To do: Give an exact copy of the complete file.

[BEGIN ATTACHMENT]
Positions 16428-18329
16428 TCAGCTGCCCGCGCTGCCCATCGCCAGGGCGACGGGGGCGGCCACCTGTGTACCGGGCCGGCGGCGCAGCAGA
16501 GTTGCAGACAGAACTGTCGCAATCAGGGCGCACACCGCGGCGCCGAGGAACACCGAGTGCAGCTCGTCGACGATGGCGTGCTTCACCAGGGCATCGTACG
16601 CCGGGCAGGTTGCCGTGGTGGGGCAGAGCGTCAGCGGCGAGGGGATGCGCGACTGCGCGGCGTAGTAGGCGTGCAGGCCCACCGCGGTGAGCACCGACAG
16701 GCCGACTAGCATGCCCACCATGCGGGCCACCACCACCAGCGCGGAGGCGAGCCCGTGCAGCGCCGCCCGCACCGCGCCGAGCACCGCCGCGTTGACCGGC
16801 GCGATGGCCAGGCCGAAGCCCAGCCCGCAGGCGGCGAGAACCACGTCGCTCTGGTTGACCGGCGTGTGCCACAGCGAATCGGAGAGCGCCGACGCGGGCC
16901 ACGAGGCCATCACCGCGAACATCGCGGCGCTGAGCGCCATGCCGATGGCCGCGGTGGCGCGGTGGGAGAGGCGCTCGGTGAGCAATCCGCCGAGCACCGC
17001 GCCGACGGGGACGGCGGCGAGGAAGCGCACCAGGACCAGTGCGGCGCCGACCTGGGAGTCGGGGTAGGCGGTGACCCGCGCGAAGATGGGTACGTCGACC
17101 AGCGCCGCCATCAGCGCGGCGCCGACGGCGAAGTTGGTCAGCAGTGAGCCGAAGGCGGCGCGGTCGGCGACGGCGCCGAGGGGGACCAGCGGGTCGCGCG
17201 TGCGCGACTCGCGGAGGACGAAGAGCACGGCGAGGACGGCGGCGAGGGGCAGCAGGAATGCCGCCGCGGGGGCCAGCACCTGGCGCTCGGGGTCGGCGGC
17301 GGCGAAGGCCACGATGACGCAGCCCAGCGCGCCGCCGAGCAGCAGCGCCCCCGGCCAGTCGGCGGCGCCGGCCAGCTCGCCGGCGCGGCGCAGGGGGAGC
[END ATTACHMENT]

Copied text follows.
Positions 16428-18329
16428 TCAGCTGCCCGCGCTGCCCATCGCCAGGGCGACGGGGGCGGCCACCTGTGTACCGGGCCGGCGGCGCAGCAGA
16501 GTTGCAGACAGAACTGTCGCAATCAGGGCGCACACCGCGGCGCCGAGGAACACCGAGTGCAGCTCGTCGACGATGGCGTGCTTCACCAGGGCATCGTACG
16601 CCGGGCAGGTTGCCGTGGTGGGGCAGAGCGTCAGCGGCGAGGGGATGCGCGACTGCGCGGCGTAGTAGGCGTGCAGGCCCACCGCGGTGAGCACCGACAG
16701 GCCGACTAGCATGCCCACCATGCGGGCCACCACCACCAGCGCGGAGGCGAGCCCGTGCAGCGCCGCCCGCACCGCGCCGAGCACCGCCGCGTTGACCGGC
16801 GCGATGGCCAGGCCGAAGCCCAGCCCGCAGGCGGCGAGAACCACGTCGCTCTGGTTGACCGGCGTGTGCCACAGCGAATCGGAGAGCGCCGACGCGGGCC
16901 ACGAGGCCATCACCGCGAACATCGCGGCGCTGAGCGCCATGCCGATGGCCGCGGTGGCGCGGTGGGAGAGGCGCTCGGTGAGCAATCCGCCGAGCACCGC
17001 GCCGACGGGGACGGCGGCGAGGAAGCGCACCAGGACCAGTGCGGCGCCGACCTGGGAGTCGGGGTAGGCGGTGACCCGCGCGAAGATGGGTACGTCGACC
17101 AGCGCCGCCATCAGCGCGGCGCCGACGGCGAAGTTGGTCAGCAGTGAGCCGAAGGCGGCGCGGTCGGCGACGGCGCCGAGGGGGACCAGCGGGTCGCGCG
17201 TGCGCGACTCGCGGAGGACGAAGAGCACGGCGAGGACGGCGGCGAGGGGCAGCAGGAATGCCGCCGCGGGGGCCAGCACCTGGCGCTCGGGGTCGGCGGC
17301 GGCGAAGGCCACGATGACGCAGCCCAGCGCGCCGCCGAGCAGCAGCGCCCCCGGCCAGTCGGCGGCGCCGGCCAGCTCGCCGGCGCGGCGCAGGGGGAGC